7. A computer program product comprising a computer readable storage medium including executable code for:
executing in a first processor at least one computational activity requesting an exclusive access to a shared memory; and
using a multi-field lock associated with the shared memory to obtain the exclusive access to the shared memory, wherein obtaining the exclusive access comprises:
inspecting the multi-field lock to determine whether the multi-field lock is reserved for the first processor;
 wherein said reservation indicates that a processor reserving the lock has priority in a race condition for future acquisition of the lock, and the reserving processor does not require performing memory synchronization on future acquisition of this lock;
wherein when the multi-field lock is not reserved for exclusive use by the first processor: and when the multi-field lock is reserved by a second processor and the second processor did not previously perform the synchronization operation when it last released the lock, the first processor performs steps of:
synchronizing the shared memory by the second processor;
updating the multi-field lock reservation; and
performing an instruction synchronization for the first processor.
8. The computer program product of claim 7 wherein a first processor in a multi-threaded computer system requests a memory synchronization operation to be performed on a second processor.
Description
FIELD OF THE INVENTION

This invention broadly relates to the field of synchronization of processing in multiprocessor systems, and more particularly relates to streamlining synchronization protocols in execution of multi-threaded server applications.

BACKGROUND

Serial computers present a simple and intuitive model to the programmer. A load operation returns the last value written to a given memory location. Likewise, a store operation binds the value that will be returned by subsequent loads until the next store to the same location. This simple model lends itself to efficient implementations. The accesses may even be issued and completed out of order as long as the hardware and compiler ensure that data and control dependences are respected.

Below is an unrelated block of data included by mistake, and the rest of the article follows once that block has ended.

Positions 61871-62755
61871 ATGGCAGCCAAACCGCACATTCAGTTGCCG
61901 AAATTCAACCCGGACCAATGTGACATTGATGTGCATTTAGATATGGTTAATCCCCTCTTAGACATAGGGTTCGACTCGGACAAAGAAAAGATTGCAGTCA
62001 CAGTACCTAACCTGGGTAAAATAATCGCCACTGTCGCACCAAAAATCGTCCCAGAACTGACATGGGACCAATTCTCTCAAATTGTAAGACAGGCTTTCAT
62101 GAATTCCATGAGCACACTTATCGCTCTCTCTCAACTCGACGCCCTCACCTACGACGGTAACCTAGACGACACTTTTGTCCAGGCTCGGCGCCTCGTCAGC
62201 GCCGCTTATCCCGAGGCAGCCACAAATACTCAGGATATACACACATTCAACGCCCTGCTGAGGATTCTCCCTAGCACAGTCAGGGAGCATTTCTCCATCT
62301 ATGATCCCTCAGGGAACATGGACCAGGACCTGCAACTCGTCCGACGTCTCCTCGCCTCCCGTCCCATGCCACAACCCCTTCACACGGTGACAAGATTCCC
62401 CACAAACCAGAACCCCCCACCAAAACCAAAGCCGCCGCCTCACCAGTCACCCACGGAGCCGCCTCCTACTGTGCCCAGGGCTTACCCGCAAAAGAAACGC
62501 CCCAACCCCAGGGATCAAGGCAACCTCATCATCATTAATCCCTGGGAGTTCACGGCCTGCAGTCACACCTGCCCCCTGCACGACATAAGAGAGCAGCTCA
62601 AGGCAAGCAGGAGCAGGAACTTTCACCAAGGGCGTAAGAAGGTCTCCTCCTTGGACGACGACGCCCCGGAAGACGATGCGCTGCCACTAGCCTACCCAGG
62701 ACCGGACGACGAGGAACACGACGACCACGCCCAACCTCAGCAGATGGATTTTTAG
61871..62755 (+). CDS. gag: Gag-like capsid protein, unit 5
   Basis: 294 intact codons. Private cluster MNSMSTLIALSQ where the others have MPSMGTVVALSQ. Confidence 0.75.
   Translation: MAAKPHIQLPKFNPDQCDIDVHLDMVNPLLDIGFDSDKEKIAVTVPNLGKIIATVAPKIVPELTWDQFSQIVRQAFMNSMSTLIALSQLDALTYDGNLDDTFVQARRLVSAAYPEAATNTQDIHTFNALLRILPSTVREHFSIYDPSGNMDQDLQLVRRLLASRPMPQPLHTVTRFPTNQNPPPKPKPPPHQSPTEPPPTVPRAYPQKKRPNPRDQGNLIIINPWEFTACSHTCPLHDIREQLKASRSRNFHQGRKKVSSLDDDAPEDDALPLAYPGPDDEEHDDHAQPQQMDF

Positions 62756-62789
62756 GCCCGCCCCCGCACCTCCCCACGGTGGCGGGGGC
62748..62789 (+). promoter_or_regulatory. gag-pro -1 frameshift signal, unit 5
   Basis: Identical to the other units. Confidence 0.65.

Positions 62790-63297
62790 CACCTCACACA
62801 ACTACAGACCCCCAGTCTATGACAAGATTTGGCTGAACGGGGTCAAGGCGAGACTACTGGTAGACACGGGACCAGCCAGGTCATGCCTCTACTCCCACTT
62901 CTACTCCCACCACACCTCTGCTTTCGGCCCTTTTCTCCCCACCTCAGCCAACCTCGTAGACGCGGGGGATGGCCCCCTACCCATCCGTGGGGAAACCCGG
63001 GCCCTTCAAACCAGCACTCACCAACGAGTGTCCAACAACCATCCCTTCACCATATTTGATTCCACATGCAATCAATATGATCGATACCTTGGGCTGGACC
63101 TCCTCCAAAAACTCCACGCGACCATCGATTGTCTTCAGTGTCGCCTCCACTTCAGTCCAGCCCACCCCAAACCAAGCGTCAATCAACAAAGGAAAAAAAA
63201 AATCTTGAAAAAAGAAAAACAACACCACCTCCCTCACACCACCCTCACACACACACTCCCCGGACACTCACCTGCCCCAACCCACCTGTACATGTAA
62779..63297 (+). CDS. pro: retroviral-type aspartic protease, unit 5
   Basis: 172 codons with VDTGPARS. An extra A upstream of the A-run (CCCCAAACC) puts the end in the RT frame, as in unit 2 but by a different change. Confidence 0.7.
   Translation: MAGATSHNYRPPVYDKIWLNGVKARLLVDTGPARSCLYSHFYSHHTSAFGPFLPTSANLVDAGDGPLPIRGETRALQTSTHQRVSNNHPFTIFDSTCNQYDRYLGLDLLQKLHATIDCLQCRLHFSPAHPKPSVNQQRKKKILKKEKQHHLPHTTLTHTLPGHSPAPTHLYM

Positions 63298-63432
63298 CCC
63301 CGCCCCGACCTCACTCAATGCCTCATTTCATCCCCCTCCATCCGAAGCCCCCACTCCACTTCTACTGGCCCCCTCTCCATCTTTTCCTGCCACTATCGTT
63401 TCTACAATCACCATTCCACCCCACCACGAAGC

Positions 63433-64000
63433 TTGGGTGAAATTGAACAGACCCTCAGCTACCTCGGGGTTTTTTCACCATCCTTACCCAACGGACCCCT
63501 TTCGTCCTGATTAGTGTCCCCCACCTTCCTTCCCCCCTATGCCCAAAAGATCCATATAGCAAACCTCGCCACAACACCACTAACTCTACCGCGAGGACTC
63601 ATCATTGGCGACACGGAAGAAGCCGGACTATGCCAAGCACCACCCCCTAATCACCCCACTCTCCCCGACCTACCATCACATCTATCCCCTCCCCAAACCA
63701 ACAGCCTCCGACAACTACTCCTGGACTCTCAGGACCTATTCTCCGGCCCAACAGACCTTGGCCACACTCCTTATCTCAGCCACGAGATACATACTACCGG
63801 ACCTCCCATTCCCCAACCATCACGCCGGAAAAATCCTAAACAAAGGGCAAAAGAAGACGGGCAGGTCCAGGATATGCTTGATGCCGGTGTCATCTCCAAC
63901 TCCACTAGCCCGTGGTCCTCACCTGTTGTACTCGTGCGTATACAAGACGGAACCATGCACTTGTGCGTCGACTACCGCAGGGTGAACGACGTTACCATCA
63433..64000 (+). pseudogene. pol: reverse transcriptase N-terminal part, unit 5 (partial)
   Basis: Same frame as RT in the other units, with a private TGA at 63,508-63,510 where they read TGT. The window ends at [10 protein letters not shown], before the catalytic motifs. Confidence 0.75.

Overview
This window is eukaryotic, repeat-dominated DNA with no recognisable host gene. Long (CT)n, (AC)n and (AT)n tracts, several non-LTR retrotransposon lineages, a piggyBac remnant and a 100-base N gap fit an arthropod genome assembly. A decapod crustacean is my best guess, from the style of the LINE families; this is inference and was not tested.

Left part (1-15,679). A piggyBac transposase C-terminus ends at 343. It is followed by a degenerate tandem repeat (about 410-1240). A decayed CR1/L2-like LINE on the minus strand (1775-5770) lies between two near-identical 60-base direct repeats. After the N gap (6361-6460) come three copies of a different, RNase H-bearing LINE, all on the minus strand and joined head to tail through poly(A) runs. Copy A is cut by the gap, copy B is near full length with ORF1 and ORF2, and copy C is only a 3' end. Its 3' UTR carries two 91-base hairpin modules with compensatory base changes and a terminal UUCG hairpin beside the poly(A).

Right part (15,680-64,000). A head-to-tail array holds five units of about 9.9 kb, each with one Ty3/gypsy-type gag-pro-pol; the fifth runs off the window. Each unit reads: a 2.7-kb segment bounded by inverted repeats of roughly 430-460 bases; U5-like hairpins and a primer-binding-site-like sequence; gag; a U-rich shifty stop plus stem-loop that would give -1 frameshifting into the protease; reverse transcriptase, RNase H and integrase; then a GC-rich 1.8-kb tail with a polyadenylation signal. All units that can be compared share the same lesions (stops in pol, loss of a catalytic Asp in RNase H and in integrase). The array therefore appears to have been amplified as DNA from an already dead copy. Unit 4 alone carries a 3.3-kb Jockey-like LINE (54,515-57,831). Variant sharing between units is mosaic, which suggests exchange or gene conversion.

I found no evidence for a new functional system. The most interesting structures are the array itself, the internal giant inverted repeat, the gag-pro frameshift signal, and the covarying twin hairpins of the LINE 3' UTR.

For multiprocessors, however, neither the memory system model nor the implementation is as straightforward. The memory system model is more complex because the definitions of “last value written,” “subsequent loads,” and “next store” become unclear when there are multiple processors reading from and writing to a memory location. Furthermore, the order in which shared memory operations are done by one process may be used by other processes to achieve implicit synchronization. Consistency models place specific requirements on the order that shared memory accesses (events) from one process may be observed by other processes in the machines. More generally, the consistency model specifies what event orderings are legal when several processes are accessing a common set of locations.

Modern multiprocessor systems provide a weakly consistent view of memory to the individual processors. This means that different computations on different processors may observe the shared memory in different states at the same time. The weak memory consistency is due to mechanisms inside the individual processors that serve to optimize the memory access path (caches) and aggressively reorder memory accesses.

Weakly consistent multi-processor machines provide mechanisms to explicitly and temporarily establish a consistent memory view. These mechanisms are available to the programmer through various synchronization constructs. Synchronization in multi-threaded shared memory multiprocessors generally fulfill two purposes:

    • (1) Flow synchronization coordinates the control-flow (progress) in the threads that synchronize. Flow synchronization achieves that certain races (i.e., races for locks) among the synchronizing threads are resolved unambiguously.
    • (2) Memory synchronization establishes a consistent view of shared memory across all threads that participate in the synchronization.